The right date for Jesus Birth?

Read this interesting article on why Christmas is celebrated on the 25 of December. Appears to be to counter pagan festivals. What is the correct birth day? Thoughts please.:confused:

ancient-origins.net/news-general/why-christmas-held-25th-december-001161

Here is a counter-argument to the claim that the date of Christmas is because to “adopt” pagan rituals, courtesy of the folks here at Catholic Answers:

catholic.com/blog/jon-sorensen/why-december-25

For me that argument is already settled. The question I want to ask is: Is it important to really know what date Christ was born, or can we brush it off while keeping the celebration on December 25? We don’t even know the exact date Christ was born, and there are scholars pointing to the date of Jesus’ birthday to March 25. And is it really valid that Christ was born on March 25?

Actually, many scholars place March 25 as the date of the Crucifixion. That’s the Feast Day of St. Dismas, the good thief.

The “correct” date is unimportant.

It could be argued that December 25th is the perfect liturgical date, for some very compelling reasons:

Isaiah and John tell us Christ is the Light

John the Baptist said that he (John) must decrease, while the Lamb of God increases.

December 21st is the longest night of the year, and from that point the light (Christ) of day increases (the increasing of Christ, as stated by John the Baptist).

Out of the desolate, dark, winter comes the resurgence of life (spring), just as from the birth of Christ the darkness of the sinful world is overtaken by the light of God’s love.

Peace and all Good!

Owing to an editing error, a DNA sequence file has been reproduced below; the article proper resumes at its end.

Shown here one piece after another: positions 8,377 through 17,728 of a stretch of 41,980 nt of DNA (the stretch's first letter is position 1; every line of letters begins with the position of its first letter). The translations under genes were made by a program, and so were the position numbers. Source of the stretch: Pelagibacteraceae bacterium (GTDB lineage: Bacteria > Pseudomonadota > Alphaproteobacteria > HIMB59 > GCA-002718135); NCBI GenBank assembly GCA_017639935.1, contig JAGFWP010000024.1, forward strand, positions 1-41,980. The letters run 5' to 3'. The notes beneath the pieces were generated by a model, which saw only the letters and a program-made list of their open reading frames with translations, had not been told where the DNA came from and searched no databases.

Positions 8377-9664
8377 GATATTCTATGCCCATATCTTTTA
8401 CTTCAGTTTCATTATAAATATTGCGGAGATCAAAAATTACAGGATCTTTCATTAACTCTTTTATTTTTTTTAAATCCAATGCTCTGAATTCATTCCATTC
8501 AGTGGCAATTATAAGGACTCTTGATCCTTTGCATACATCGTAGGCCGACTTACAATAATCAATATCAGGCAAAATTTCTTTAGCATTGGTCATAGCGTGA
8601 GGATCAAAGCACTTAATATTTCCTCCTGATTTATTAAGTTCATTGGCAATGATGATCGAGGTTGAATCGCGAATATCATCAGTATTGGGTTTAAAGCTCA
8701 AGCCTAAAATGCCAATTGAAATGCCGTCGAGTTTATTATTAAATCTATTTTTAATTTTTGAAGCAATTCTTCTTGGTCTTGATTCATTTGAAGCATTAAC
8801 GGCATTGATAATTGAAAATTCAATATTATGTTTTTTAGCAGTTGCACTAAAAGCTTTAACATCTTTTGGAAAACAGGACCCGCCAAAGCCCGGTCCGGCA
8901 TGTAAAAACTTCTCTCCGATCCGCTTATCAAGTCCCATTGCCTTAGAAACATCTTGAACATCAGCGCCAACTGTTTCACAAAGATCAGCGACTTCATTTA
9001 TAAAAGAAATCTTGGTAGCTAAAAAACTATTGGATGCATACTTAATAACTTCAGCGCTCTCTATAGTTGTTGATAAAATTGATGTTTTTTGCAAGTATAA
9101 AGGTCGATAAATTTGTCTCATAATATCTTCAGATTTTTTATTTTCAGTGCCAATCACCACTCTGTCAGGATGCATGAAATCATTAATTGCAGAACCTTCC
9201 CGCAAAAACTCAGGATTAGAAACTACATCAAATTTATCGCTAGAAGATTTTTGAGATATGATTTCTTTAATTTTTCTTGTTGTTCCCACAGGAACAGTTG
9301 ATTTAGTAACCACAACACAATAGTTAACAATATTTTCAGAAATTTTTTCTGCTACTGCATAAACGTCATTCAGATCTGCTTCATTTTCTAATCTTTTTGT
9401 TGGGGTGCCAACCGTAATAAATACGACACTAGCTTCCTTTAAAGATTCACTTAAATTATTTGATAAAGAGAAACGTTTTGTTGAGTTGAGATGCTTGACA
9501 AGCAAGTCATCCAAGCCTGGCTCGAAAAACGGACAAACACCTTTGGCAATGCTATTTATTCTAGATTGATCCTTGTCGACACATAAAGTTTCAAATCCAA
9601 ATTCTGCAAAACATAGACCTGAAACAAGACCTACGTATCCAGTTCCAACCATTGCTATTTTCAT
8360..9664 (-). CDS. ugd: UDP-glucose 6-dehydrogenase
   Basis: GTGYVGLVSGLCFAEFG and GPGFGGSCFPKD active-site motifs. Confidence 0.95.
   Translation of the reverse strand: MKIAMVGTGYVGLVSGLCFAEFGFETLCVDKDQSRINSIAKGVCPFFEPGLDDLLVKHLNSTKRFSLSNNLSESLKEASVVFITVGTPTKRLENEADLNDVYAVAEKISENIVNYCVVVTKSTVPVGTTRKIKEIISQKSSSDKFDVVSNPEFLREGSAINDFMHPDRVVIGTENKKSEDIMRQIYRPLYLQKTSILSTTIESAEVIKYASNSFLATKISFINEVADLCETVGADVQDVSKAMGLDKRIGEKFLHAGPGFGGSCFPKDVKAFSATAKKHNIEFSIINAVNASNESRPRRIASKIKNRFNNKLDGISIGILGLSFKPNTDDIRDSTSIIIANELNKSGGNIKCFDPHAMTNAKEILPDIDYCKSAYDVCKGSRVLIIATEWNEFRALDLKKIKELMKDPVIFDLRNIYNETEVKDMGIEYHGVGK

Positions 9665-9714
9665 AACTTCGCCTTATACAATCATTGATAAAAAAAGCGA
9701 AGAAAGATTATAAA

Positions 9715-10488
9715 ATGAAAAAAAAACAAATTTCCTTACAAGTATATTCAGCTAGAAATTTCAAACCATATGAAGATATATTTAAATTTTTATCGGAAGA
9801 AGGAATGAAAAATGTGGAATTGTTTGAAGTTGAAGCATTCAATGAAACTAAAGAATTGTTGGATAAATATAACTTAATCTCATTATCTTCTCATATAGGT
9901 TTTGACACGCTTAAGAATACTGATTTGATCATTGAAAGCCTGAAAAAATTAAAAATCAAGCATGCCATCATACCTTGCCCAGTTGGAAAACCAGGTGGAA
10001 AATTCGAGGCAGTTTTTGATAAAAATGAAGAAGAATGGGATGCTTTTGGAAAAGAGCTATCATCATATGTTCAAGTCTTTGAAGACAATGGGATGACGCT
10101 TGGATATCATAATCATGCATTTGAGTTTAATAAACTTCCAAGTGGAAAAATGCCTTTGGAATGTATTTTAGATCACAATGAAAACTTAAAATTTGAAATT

The documentary The Star of Bethlehem gives a very compelling argument for September of 3 BC being the birth month and year for Christ. It goes into a lot of astronomical anomalies which lined up during that time.

Also…the star (which the documentary asserts was Jupiter) “stopped” over Bethlehem via retrograde motion on December 25 of 2 BC - when Christ was a year and some change old. Incidentally, the Bible tells us the Three Wise Men followed the star until it stopped. If true, then Jesus received the gifts of gold, frankincense, and myrrh on December 25. Making December 25 a good day to celebrate Christ’s birth.

When I have been asked this question by non catholic Christians I usually furrow my brow and tilt my head. I tell them that is an interesting question, and one I would like to answer if it would help me to understand the reason why God chose to reveal himself to us in the flesh. Pinning down a correct date really doesn’t help me learn more about the why question. The more important and essential question for me is how can I learn more about this God revealed to us and what did he want me to know about him.
I have asked this question to many Christians and I still find myself here. Reading, learning and researching the way the Catholic and Orthodox Christians view the life of Christ. Life is too short to contemplate motives for celebrations. After all, there is a one in 365 chance. I can sleep at night not knowing if the probability is high or low for the date reserved for the celebration. What keeps me up at night is wondering if I really have tried to do what I could to know what I can about God.

Yes, a good case can be made that
** Christ Was Really Born on December 25:**
** Here’s a Defense of the Traditional Date for Christmas******

Please read:
Part 1:
Was Christ Truly Born on Dec 25 – A Biblical Argument for Christ’s Birth in Late December
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Part 2:
December 25 is the Historical Birthday of Christ: Mary and Tradition
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Part 3
Pope Benedict XVI: December 25 as the Historical Date of the Christ’s Birth
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by Dr Taylor Marshall

While it would be interesting to know the actual date of the birth of Jesus it is really not important. It has no bearing on our faith or salvation.

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